Quantitative effects of typical and atypical neuroleptics on smooth pursuit eye tracking in schizophrenia

Robert E. Litman, Daniel W. Hommer, Allen Radant, Thomas Clem, David Pickar

Research output: Contribution to journalArticlepeer-review

44 Scopus citations


Smooth pursuit eye movement (SPEM) gain, total saccades, and subtypes of saccades were quantified from the visual pursuit tracking of 26 fluphenazine-treated patients with schizophrenia and 42 normal controls. Tracking was repeated in 16 patients who underwent a placebo-controlled, double-blind crossover comparison of fluphenazine and clozapine. Fluphenazine-treated patients showed significant reduction in SPEM gain and significant increases in both total, intrusive, and anticipatory saccades and in saccadic amplitude, when compared to controls. Clozapine significantly reduced SPEM gain and significantly increased total and catch-up saccades, when compared to placebo or fluphenazine. High amplitude of intrusive saccades in drug-free patients predicted poor response to clozapine, suggesting that intact frontal cortical function may enable optimal clozapine response.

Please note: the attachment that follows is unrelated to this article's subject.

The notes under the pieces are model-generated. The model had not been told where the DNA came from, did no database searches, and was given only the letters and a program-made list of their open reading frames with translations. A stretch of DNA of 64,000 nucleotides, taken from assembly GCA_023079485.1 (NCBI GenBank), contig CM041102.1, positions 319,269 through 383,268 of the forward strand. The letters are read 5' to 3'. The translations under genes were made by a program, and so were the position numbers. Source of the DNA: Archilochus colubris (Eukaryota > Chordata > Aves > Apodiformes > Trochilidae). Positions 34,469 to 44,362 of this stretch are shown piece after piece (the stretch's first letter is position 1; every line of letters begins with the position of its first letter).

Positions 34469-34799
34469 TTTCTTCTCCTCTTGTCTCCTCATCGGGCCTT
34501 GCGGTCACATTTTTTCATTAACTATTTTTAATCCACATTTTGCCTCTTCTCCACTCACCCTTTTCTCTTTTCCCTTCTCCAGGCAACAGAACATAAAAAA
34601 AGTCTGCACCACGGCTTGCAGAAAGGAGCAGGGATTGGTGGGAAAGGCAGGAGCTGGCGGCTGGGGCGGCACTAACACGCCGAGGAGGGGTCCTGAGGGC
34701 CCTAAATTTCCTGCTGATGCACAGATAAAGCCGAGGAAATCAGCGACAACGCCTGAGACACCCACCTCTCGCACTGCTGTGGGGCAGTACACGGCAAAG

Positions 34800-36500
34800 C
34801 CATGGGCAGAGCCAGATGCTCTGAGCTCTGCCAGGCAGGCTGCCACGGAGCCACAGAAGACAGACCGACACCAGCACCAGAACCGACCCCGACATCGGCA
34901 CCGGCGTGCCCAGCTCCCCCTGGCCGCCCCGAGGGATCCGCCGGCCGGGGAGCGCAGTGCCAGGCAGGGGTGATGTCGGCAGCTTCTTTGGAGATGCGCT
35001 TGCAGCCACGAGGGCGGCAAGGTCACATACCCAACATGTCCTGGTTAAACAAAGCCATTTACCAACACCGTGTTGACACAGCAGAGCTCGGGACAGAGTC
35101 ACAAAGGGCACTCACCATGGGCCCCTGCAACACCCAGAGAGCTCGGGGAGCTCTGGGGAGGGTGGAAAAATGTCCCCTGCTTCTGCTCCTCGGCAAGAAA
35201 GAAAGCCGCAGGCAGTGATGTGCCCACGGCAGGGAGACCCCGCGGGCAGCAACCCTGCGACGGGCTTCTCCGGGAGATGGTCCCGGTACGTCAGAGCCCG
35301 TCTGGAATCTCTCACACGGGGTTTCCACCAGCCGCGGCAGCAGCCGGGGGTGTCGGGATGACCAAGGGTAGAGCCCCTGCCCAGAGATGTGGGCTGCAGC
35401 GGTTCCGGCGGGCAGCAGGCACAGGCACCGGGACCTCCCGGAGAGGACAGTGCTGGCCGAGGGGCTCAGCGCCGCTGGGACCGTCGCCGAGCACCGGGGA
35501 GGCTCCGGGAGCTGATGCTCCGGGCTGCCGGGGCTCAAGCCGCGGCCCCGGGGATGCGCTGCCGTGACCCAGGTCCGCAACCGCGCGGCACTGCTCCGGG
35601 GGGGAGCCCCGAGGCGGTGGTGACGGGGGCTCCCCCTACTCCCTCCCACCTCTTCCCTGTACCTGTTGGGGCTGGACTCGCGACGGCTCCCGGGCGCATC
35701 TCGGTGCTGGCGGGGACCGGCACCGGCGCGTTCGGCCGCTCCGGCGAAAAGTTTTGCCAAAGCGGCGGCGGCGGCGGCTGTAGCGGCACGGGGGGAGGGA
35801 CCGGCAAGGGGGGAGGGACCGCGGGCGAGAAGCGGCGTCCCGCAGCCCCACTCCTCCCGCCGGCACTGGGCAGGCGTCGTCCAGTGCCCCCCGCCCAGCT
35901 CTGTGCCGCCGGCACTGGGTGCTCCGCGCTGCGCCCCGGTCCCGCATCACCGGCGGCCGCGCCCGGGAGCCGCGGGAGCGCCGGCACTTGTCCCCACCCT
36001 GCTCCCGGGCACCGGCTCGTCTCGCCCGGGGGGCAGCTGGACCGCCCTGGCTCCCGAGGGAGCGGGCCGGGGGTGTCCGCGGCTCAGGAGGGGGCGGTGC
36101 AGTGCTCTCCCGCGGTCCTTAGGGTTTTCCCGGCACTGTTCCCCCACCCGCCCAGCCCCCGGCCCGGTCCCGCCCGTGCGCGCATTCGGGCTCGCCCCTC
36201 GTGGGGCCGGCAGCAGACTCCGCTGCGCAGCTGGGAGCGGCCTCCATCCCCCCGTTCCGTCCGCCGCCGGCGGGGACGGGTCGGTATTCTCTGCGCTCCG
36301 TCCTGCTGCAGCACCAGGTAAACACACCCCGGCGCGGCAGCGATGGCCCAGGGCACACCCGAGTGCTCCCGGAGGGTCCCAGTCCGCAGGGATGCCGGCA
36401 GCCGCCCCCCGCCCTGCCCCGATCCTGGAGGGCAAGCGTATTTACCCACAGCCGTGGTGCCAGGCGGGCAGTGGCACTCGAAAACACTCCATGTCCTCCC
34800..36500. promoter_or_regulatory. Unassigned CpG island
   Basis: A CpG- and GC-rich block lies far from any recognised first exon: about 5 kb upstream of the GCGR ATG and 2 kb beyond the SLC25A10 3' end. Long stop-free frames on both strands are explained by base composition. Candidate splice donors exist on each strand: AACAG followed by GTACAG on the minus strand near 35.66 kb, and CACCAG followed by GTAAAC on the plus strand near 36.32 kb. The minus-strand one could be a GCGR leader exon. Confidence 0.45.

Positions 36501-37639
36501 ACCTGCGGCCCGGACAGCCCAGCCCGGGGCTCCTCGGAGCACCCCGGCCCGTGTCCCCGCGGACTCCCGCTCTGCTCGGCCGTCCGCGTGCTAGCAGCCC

Original languageEnglish (US)
Pages (from-to)107-120
Number of pages14
JournalSchizophrenia Research
Issue number2
StatePublished - 1994
Externally publishedYes


  • Clozapine
  • Eye tracking
  • Intrusive saccade
  • Typical neuroleptic

ASJC Scopus subject areas

  • Psychiatry and Mental health
  • Behavioral Neuroscience
  • Biological Psychiatry
  • Neurology
  • Psychology(all)


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